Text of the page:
Wednesday, August 18, 2010

The Giffen Plea -- The Cost of Justice (8/18/10)

James H. Giffen, the target of an extensive FCPA investigation and indictment (including two superseders), recently resolved at least criminal woes -- at least some of them -- through a plea agreement. I write on that plea agreement because the plea is to a tax count and it raises some interesting issues. The plea agreement and the information with the count of conviction pursuant to the plea are here and here. First I will just provide a summary of the plea agreement and then raise the issues that interest me.

Giffen pleads to the one information count charging "willfully failing to supply information regarding foreign bank accounts, in violation of Title 26, United States Code, Section 7203" for the year 1996. The reference is to the foreign account question on Schedule B of the 1996 return. Section 7203 is a misdemeanor with a maximum incarceration period of one year and, according to the plea agreement, a maximum fine of $25,000. Giffen waives the statute of limitations for the charge to which he pleads. That statute of limitations expired normally six years after the date he filed the return (approximately March 27, 1997, according to the information).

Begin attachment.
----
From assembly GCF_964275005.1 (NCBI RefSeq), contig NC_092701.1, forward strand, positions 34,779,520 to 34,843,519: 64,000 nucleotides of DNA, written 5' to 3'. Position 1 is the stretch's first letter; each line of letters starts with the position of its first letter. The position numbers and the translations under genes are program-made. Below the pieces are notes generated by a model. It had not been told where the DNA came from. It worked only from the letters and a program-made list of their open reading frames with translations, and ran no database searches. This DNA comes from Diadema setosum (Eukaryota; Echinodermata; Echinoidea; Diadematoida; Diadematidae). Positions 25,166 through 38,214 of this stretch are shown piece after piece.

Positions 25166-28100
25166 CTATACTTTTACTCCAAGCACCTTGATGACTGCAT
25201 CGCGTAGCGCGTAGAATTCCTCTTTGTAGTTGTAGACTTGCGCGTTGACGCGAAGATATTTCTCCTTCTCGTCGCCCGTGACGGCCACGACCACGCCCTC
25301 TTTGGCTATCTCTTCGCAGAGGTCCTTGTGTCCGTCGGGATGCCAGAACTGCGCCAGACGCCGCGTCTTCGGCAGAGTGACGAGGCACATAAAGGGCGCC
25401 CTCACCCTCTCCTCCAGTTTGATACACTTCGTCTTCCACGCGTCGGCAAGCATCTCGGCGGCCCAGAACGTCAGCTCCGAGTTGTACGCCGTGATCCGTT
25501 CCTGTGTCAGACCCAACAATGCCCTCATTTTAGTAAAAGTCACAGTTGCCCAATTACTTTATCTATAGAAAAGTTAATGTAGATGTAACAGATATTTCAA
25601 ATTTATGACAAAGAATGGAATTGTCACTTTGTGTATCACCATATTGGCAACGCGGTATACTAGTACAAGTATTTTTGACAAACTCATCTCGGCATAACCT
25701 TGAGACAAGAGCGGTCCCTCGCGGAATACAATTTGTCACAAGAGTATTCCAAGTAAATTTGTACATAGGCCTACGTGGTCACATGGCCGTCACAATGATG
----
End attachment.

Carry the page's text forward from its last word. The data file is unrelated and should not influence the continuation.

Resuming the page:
Giffen further agrees to relinquish his claims in certain foreign accounts that apparently have (or had when frozen) at least approximately $84 million. The United States has agreed to use those funds to benefit the citizens of Kazakhstan.

In return, the USAO SDNY, the DOJ Criminal Division Fraud Section and DOJ Tax Division promise not to prosecute for certain crimes. The scope of this promise is not perfectly clear to me (maybe I should have parsed it more), but DOJ Tax's promise is:

with respect to tax offenses, the Tax Division, Department of Justice for failing to supply information regarding foreign bank accounts, in violation of Title 26, United States Code, Section 7203 as charged in Count One of the Information, or for the offenses charged in the second superseding Indictment.
The parties agree to the sentencing factors as follows: (i) no tax loss, so a base offense level of 6; (ii) acceptance of responsibility for a downward adjustment of 2; (iii) no criminal history points; (iv) a resulting sentencing range of 0 to 6 months; (v) no upward or downward departure is warranted; and (vi) defendant may request a sentence outside the range (meaning lower than the range, apparently designed to protect against a higher Guidelines range calculation than the parties press in their plea agreement).